Posts Tagged ‘admin’

Automatic Upgrade Feature of WordPress Without FTP

Saturday, September 5th, 2009

I was intrigued by the automatic update feature of recent (2.7+?) versions of WordPress because I hate upgrades as much as the next guy.  Unfortunately, it didn’t work for all 3 WordPress installs for which I am responsible.

There’s a new security issue for WordPress, so I spent some time trying to figure out how to get the update feature to work.  When I attempted the update in the WordPress Admin section, it requested my FTP login settings.  Well, I don’t use FTP for maintaining these blogs.

Fortunately, it turns out that WordPress will only require FTP permissions if the file permissions are configured in a compatible manner.

This post cleared it up:

The gist is to set the owner of the WordPress files to the same user as the process that runs Apache.  Running a basic chown command did the trick!

Now I just have to research to make sure that this makes sense from a security standpoint…

A free schtasks.exe equivalent for XP Home edition

Monday, December 15th, 2008

It’s funny how one stumbles upon the finer differences between XP Home and XP Professional once in a while. Every good geek knows the biggest limits to XP Home such as no ability to join a corporate network, no Remote Desktop, and no encrypted file system (EFS).  But who knew about a tiny utility that will run a Windows Scheduled Task from the command line? That would be “schtasks.exe”, and it’s not included in XP Home.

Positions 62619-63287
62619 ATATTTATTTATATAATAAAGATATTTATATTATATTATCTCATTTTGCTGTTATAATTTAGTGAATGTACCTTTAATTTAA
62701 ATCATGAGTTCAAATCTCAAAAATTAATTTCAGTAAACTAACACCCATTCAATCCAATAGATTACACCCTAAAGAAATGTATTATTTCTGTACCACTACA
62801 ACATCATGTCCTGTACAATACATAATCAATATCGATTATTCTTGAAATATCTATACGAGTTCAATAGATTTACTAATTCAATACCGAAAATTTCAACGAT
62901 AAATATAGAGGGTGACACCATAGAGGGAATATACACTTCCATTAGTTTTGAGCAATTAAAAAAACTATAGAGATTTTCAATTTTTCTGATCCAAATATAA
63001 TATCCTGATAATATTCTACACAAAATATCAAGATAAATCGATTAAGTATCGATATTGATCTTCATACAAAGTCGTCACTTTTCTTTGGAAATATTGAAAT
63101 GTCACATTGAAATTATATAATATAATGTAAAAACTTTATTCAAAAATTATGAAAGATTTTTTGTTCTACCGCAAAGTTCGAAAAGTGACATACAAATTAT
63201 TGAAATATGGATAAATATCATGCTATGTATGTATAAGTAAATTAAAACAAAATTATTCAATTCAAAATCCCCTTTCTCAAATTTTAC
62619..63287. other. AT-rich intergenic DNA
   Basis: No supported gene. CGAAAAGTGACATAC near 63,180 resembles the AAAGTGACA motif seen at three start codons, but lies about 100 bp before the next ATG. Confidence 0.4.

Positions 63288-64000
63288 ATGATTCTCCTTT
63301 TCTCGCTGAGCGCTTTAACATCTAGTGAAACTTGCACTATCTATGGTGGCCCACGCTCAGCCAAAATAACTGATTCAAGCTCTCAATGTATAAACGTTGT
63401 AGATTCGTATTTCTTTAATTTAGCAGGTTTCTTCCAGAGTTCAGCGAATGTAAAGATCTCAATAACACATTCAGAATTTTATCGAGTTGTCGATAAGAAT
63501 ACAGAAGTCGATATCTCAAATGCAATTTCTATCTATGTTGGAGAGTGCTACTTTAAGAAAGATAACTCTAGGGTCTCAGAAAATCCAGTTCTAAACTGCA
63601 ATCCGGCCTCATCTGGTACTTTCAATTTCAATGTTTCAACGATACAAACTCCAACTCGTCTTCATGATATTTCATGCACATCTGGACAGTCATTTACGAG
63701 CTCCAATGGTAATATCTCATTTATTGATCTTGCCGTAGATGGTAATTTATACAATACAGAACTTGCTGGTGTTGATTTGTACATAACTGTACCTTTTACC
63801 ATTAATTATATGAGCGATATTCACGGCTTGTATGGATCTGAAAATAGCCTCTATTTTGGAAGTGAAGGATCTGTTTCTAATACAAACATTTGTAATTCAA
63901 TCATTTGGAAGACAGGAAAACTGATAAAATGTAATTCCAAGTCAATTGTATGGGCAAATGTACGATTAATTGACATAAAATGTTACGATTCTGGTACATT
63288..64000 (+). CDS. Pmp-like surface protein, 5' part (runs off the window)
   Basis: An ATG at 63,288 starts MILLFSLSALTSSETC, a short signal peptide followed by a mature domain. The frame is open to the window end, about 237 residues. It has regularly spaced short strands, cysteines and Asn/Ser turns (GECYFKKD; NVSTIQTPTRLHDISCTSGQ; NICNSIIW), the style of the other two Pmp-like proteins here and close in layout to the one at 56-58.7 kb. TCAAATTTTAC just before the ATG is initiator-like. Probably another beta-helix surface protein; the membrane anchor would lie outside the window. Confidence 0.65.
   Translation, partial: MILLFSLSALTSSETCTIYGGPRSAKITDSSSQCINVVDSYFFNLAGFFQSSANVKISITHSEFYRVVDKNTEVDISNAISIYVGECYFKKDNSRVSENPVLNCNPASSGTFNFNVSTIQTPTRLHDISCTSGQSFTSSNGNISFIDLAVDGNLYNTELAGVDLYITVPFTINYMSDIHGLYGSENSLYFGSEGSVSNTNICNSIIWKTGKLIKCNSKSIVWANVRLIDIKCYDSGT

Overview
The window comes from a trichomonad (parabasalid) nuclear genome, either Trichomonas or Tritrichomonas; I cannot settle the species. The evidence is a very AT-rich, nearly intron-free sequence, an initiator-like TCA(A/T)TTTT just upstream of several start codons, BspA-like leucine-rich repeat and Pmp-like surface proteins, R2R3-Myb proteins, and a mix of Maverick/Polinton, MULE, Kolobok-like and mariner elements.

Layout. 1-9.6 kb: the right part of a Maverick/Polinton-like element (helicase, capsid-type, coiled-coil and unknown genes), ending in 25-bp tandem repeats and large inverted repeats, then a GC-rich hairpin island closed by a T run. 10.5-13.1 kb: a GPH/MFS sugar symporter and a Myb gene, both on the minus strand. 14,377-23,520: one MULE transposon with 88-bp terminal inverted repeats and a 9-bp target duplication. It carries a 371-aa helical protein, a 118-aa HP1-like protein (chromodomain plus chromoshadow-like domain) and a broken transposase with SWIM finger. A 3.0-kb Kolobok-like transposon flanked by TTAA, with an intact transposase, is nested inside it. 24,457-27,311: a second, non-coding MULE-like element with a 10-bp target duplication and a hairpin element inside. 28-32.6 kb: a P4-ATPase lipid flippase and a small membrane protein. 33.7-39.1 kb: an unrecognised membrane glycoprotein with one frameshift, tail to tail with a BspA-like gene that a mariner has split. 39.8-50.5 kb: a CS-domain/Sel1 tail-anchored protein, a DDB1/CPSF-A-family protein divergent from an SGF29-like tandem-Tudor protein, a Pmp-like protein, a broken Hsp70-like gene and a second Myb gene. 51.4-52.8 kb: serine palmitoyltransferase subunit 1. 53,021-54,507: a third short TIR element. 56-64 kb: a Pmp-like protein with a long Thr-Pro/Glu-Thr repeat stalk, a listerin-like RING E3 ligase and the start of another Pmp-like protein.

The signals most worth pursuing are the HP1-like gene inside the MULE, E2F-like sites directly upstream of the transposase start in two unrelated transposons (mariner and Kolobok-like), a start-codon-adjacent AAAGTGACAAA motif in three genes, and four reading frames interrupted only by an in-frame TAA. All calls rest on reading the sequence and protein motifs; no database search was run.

The background: I needed a Limited User in Windows to be able to do something requiring Administrative permissions.  There are a few ways to do this, but in this situation, running a scheduled task was the obvious best choice because the task was already there as an overnight maintenance job.

A quick Google search for “run scheduled task from command line” will lead you to the aforementioned schtasks tool.  Well, I could copy the file from an XP Pro workstation, but that would violate Microsoft’s copywrite.

Fortunately, more searching will turn up a reference to an old MS tool “jt.exe” from it’s Windows 2000 Resource Kit.  You can get individual tools from the W2K ResKit here: The license to JT and is much more permissive.  You’re free to use it, but at your own risk.

The “JT” syntax is not straight forward to me.  But these the two examples will probably help:

This lists all tasks: jt.exe /se

This will run (“activate”?) a task (you do not need to include the .job in the TaskName): jt.exe /sac TaskName /rj

On the XP Home Edition computer I was setting this on, the Limited User could run all the scheduled tasks, even when it couldn’t “see” the task in the list. YMMV.

One could  make this end-user friendly by wrapping a batch file around it and put an icon with a link to your script on the Desktop.